The Federal Reserve, commonly referred to with no disrespect as the Fed, is the central bank of the U.S. It conducts monetary policy, regulates banks, maintains the stability of the financial system, and provides financial services to U.S. banks, foreign governments and the public.
The Federal Reserve System consists of a seven-member Board of Governors headquartered in Washington, D.C. and 12 Reserve Banks located in major cities throughout the country. The District Feds, as they are called, are in Boston, New York, Philadelphia, Cleveland, Richmond, Atlanta, Chicago, St. Louis, Minneapolis, Kansas City, Dallas and San Francisco. Each Federal Reserve Bank serves financial institutions and the public in a multistate district. A map on the Fed's Web site shows the 12 districts.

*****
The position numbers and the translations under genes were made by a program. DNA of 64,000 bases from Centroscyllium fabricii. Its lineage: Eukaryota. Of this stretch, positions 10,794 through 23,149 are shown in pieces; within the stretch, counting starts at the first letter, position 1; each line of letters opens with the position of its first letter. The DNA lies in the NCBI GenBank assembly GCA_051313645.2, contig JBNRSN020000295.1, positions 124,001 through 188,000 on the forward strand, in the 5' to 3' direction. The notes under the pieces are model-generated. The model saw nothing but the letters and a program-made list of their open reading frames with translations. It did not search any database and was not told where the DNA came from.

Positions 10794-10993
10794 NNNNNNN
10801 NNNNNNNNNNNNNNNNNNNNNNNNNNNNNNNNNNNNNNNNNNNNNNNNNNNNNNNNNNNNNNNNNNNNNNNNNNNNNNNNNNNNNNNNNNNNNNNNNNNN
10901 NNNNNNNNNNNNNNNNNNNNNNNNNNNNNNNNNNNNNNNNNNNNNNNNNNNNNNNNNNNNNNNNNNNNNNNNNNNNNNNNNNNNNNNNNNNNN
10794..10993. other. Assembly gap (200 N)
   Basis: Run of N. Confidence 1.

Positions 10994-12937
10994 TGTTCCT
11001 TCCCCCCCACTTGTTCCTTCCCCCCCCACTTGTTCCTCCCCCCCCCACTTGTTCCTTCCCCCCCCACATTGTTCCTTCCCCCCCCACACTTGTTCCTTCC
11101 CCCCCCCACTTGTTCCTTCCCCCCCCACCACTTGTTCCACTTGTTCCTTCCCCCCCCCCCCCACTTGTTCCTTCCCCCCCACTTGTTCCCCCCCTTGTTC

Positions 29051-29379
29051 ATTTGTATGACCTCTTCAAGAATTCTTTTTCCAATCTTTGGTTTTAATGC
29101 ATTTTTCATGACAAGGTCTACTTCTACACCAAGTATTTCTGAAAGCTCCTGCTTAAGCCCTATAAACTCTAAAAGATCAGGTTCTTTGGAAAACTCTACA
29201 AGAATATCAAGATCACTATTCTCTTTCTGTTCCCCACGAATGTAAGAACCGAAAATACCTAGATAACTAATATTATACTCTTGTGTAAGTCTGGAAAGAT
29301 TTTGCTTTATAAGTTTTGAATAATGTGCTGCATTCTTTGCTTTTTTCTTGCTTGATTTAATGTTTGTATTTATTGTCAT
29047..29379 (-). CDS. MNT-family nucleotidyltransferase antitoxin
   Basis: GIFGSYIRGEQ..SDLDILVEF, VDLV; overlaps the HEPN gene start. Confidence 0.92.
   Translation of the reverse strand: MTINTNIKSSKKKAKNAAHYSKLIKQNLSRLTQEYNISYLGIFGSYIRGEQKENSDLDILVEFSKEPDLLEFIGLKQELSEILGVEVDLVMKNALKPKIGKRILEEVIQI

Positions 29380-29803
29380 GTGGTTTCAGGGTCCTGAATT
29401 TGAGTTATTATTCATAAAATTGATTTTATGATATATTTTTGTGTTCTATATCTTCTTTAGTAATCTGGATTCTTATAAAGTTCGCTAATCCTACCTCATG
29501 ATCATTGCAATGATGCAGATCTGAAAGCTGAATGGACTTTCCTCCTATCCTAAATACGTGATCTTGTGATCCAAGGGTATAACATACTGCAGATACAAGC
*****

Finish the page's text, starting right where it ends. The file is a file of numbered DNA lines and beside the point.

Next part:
Fed governors are nominated by the president, who nominates two governors to serve as Fed chairman and vice chairman.
The Fed conducts monetary policy through its Federal Open Market Committee, which sets a target for the fed funds rate. The Fed then keeps the fed funds rate on target through open market operations.